Let us consider the temperature of photosphere, which is about 5800?/span>K.  As we go from the photosphere into hromosphere, the temperature increases very fast, rising to ten thousand degrees. The hromosphere is much more dynamic than the photosphere with its intensive turbulent movements.  Speckles are the vertical fibers components of the hromosphere which have a short duration of existence from 20 sec to half hour, and they are of varying heights which on average are about 3000 km.  The corona is consists of a mixed system of rays and curves with a fiber structure. Temperature in the rarefied gas of the corona increases to millions of degrees and the spectrum consists of the continuity (continuum) and emission lines of highly ionized elements. The corona is continuously spreading out into the cosmic expanse, and in that way it makes a sun (solar) wind, which at the Earth distance from the Sun has the speed of approximately 400 km/h. Why is that so? Why does the temperature drastically increase the farther away from the photosphere toward the corona, instead to decrease?  The answer is because the temperature relativity of the mass and antigravitation.

The Sun ejects the red-hot matter from the inside to the photosphere where it cools down by evaporating and again sinking backwards.  This evaporated matter, because of its high temperature, has a very repulsive mass within the Sun’s strong gravitational field.  This simply means that the enormous antigravitational force will start to influence it, giving an enormous acceleration to that matter. That antigravitational acceleration of gas matter is the cause of the quickly increasing temperature of the hromosphere to some ten thousands of degrees.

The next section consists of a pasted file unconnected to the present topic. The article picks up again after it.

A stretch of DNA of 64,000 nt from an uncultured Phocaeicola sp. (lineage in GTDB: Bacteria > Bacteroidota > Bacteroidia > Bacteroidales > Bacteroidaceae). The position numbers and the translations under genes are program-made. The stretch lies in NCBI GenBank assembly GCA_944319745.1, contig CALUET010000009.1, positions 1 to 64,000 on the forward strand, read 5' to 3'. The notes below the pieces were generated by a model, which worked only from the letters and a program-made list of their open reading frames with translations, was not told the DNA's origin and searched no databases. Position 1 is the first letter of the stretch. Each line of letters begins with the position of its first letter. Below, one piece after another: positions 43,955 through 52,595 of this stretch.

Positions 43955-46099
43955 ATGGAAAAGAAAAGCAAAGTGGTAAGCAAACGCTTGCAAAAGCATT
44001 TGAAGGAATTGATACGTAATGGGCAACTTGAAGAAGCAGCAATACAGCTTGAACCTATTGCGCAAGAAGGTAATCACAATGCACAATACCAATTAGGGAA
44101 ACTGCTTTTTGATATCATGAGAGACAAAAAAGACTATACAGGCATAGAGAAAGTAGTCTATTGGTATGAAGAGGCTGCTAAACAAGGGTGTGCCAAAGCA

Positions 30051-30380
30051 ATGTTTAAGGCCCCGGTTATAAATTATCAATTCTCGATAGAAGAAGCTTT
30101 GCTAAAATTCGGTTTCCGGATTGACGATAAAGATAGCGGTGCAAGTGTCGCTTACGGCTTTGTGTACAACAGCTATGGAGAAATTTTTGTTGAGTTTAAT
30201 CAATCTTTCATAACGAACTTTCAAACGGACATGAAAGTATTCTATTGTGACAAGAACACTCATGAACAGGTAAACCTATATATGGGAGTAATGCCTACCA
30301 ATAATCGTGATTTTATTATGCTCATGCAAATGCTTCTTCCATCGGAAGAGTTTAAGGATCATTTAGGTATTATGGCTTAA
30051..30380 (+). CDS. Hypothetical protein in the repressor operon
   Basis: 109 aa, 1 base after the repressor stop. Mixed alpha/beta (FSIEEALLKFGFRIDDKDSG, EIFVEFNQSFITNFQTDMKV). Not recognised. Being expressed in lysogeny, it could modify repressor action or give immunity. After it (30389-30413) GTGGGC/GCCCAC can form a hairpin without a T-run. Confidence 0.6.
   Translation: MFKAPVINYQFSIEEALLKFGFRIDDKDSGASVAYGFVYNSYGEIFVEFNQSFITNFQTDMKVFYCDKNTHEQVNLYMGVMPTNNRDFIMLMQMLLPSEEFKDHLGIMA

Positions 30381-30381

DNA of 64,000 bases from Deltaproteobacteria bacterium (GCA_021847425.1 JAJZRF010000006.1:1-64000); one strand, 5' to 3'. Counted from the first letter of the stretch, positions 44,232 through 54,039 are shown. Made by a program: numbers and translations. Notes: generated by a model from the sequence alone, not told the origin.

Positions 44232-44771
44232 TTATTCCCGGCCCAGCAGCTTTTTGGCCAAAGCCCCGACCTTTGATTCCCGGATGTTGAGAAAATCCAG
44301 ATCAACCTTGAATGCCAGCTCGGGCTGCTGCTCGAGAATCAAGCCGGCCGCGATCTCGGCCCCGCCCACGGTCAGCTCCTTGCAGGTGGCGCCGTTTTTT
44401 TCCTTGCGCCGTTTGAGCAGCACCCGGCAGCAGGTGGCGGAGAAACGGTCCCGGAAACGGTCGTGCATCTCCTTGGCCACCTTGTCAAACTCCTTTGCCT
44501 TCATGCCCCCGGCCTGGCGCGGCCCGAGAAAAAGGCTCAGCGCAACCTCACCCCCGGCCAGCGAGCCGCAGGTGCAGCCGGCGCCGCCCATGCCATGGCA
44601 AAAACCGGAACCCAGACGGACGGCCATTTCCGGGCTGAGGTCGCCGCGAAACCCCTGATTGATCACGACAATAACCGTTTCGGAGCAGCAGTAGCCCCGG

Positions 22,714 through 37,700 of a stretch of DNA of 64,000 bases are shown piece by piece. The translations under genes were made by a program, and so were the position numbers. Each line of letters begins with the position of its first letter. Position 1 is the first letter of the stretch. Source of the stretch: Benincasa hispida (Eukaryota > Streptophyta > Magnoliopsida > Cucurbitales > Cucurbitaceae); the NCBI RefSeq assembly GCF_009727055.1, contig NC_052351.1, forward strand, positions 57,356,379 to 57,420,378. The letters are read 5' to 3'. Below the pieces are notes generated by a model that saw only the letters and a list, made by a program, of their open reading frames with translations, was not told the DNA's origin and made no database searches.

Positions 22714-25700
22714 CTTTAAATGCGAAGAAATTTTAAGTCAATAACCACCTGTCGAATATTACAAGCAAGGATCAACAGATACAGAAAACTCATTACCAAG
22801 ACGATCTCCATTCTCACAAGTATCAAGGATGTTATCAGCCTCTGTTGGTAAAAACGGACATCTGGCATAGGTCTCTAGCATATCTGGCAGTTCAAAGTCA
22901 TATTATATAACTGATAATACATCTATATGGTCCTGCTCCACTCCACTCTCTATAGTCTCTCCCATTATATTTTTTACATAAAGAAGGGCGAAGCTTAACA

The fiber structure of the hromosphere and corona is the direct result of the photosphere’s structure.  The photosphere is of a granular structure where some of the granules are warmer while others are colder. Evaporations are much more intensive from the warmer granules, and the antigravitation effect converts them into the beams that remind us of fibers.  In these gas beams, the strong antigravitational accelerations, many interacting collisions appear, and they provoke the sudden increase of temperature in the hromosphere and corona, as well as the forming of heavy metals that are highly ionized due to the conditions where they developed.

By spreading and getting away from the Sun, the overheated and speeding up matter of the corona cools and slows down due to the decreasing of the antigravitational force and the mass repulsivity, transforming into the so-called Sun wind. The ionization of the Sun wind elements also decreases.  After all mentioned above, we have to make expand our understanding of the stars.